Politics, media and the politics of media.
It’s been quite a week for racist symbols. It took the murder of nine black churchgoers at the hands of a killer steeped in Confederate and apartheid logos and logic, but politicians have started removing rebel flags and other symbols of Dixie from places we’d thought they were nailed to (like Alabama’s capitol grounds, and South Carolina’s, where the Stars and Bars will need a two-thirds majority vote of both houses to come down).
There is even an “Et tu?” quality to the defenestration, since it has often been Republican politicians and corporations like Walmart who have suddenly realized that these symbols can be hurtful “to some.”
And the Charleston murders have galvanized a US president to publicly say the n-word to explain why not ever saying it in public does not magically end racism—anymore, he might have added, than electing a black president does. As President Obama said on Marc Maron’s WTF podcast:
And it’s not just a matter of it not being polite to say “nigger” in public. That’s not the measure of whether racism still exists or not. It’s not just a matter of overt discrimination. Societies don’t overnight completely erase everything that happened two to three hundred years prior.
Likewise, racism doesn’t vanish by deleting the Confederate flag or statues of Jefferson Davis from public property. It’s good that government institutions shed them, just as it’s good that white people refrain from casting racial slurs. But the danger, of course, is that we won’t move beyond treating civil rights as an exercise in symbol management.
Clearly, symbols reflect a society’s history, and the Charleston murders changed ours. In fact, you have to ask if Dylann Roof had not been photographed sporting white-supremacist tags and the battle flag of Northern Virginia, would we even be talking about taking down the flags now?
We all think in symbols—they’re fundamental to language—but the right, in its arthritic aversion to progressive political correctness, seems particularly prone to interpret symbols as narrowly as possible. When your favorite media, for instance, train you to wear blinders and to ignore context, you might be able to will yourself to believe that the four little words “established by the State” tell you more about the intent of the Affordable Care Act than the hundreds of thousands of words surrounding them. With so many Republicans denouncing the Supreme Court ruling in favor of Obamacare and vowing to fight on, repeal-and-replace is well on its way to becoming the new Lost Cause.
And so when Obama used a bad word to discuss the complexities of racism, it jostled the conservative mind. The right couldn’t, or wouldn’t, see it in context.
“As a white American, my entire life I know that that is an electric word and you stay away from it,” Fox host Bill Hemmer said. “…this is something that we thought was entirely off limits and now you have the president using it.”
Two Fox & Friends hosts wondered if Obama’s going to start saying the word “in a State of the Union, or a more public address.” (A Wonkette headline: “Fox News Race Experts So Mad Obama Allowed To Use N-Word And They Aren’t.”)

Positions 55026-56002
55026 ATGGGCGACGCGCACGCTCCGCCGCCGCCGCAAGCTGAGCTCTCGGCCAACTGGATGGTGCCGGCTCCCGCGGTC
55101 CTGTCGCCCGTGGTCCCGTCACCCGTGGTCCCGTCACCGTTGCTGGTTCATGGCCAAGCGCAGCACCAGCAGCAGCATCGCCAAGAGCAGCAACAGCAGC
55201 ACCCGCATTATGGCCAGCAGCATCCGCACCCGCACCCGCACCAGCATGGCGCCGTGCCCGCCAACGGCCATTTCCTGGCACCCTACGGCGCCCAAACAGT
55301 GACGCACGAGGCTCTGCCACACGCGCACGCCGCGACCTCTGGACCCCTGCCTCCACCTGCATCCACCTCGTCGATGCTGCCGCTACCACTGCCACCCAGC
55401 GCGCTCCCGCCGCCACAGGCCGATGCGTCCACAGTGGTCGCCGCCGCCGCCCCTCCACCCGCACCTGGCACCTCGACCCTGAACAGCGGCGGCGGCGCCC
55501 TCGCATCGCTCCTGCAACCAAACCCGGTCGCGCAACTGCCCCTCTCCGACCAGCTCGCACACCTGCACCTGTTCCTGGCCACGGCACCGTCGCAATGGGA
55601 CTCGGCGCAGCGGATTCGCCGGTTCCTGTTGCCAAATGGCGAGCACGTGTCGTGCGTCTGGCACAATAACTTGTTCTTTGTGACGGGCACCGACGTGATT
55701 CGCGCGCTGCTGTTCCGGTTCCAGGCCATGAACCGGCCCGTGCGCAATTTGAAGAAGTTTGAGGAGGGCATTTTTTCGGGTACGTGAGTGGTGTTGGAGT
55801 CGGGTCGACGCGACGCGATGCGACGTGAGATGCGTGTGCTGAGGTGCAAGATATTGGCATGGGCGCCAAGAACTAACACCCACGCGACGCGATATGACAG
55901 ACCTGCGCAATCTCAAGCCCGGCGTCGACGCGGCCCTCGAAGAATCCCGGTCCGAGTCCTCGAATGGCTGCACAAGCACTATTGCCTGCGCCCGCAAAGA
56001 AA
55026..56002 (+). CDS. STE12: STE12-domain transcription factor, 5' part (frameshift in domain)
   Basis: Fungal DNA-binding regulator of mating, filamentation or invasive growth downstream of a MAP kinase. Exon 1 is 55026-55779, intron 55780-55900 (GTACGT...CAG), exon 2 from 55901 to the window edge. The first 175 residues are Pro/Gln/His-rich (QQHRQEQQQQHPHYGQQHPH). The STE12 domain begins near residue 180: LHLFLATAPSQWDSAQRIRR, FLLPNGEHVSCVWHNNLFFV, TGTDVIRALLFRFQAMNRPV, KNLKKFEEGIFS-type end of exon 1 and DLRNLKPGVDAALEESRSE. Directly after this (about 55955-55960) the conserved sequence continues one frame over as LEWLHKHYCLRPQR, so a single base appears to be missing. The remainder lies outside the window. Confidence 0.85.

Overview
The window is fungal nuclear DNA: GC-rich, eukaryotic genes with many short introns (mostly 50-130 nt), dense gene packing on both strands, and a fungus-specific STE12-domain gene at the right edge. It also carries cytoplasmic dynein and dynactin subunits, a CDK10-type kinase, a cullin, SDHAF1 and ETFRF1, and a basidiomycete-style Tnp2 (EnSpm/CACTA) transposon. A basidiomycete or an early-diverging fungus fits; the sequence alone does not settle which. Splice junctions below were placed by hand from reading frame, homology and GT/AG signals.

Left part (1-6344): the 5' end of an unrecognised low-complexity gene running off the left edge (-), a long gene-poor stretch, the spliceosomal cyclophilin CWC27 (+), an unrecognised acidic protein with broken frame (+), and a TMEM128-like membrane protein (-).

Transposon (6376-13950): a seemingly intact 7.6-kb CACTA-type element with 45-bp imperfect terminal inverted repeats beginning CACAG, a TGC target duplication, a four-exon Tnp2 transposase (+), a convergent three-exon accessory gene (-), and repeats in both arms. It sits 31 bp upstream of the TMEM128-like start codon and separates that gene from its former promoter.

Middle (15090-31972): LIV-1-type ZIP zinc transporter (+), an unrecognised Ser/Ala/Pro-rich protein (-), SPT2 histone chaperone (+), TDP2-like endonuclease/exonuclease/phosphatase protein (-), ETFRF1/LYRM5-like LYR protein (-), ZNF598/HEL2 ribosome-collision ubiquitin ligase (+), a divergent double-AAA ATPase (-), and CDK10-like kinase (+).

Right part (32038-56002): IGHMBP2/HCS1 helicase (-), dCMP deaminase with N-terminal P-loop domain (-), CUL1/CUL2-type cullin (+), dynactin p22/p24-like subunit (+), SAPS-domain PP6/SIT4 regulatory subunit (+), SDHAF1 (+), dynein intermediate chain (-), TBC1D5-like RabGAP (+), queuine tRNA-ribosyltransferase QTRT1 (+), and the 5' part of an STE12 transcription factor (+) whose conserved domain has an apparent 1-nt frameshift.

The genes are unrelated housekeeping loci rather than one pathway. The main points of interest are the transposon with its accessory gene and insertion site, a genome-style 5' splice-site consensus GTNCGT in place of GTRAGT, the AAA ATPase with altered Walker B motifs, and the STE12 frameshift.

On the other hand, it must be pretty annoying for Obama, when talking about racism, to be slammed for using the word that he’s so often been called. Like in this sign from a few years ago, outside the Georgia Peach Oyster Bar in Paulding County, Georgia.
Hauling words out of the woodpile is all part of Obama’s long-term scheme, Fox contributor Deneen Borelli figures: “This is all a distraction, grand distraction to take away from the people uniting and then the president in chief, the rapper in chief, now further dividing our country.”
Most of the distracting and dividing, however, was coming from Fox.
Their focus on Obama’s scandalous word choice diverted attention from stories on the flag, which itself is arguably a distraction from stories on gun violence, Roof’s place in white supremacist history, or institutional racism. That last, by the way, doesn’t exist, or so Monica Crowley and Bill O’Reilly agreed in an explosive yelling match with Kirsten Powers, who had the gall to say, yeah, it does.
Contextless media is hardly limited to the right. Larry Wilmore’s Nightly Show went looking for centrist word police all this week. He was hilarious, for instance, showing Harold Ford Jr. demurring on Morning Joe that he wouldn’t have used that word to make the point the president made.
“Why?” Wilmore asked. “You’re allowed to use the word. Now thanks to H.R. 18852, The We Can Say It Act of 1968, black people and only black people can say nigger as much as we want…”
But like some others in lefty media, Wilmore pulled out the cooler-than-thou card, this time on CNN’s Don Lemon. At one point this week, Lemon had held up a Confederate flag and then a poster with the n-word spelled out, and asked if either was offensive. Aside from being humorless, how that’s different from the way Wilmore used the word, I don’t know, but it earned Lemon his ridicule.
Gawker was worse, asking readers to vote yes or no on: “Has Don Lemon Lost His Goddamn Mind?”
They posed the question without any backstory, like Lemon’s telling a guest, who said he was encouraging use of a racial epithet, “No, I’m not encouraging people to call people the n-word. I’m using it in historically. If you are—I’m a journalist.…. It’s not our job to sanitize a word.”
But Gawker readers, deprived of context, voted 74 to 26 that he had he had lost his goddamn mind.
Eric Wemple of The Washington Post put the Lemon episode back into context, concluding that “the anti-Lemon faction is attempting to lump the poster thing in with Lemon’s various instances of on-air stupidity. It doesn’t belong. What Lemon did is good TV and good journalism. Tiptoeing around the language of racist hatred helps no one.”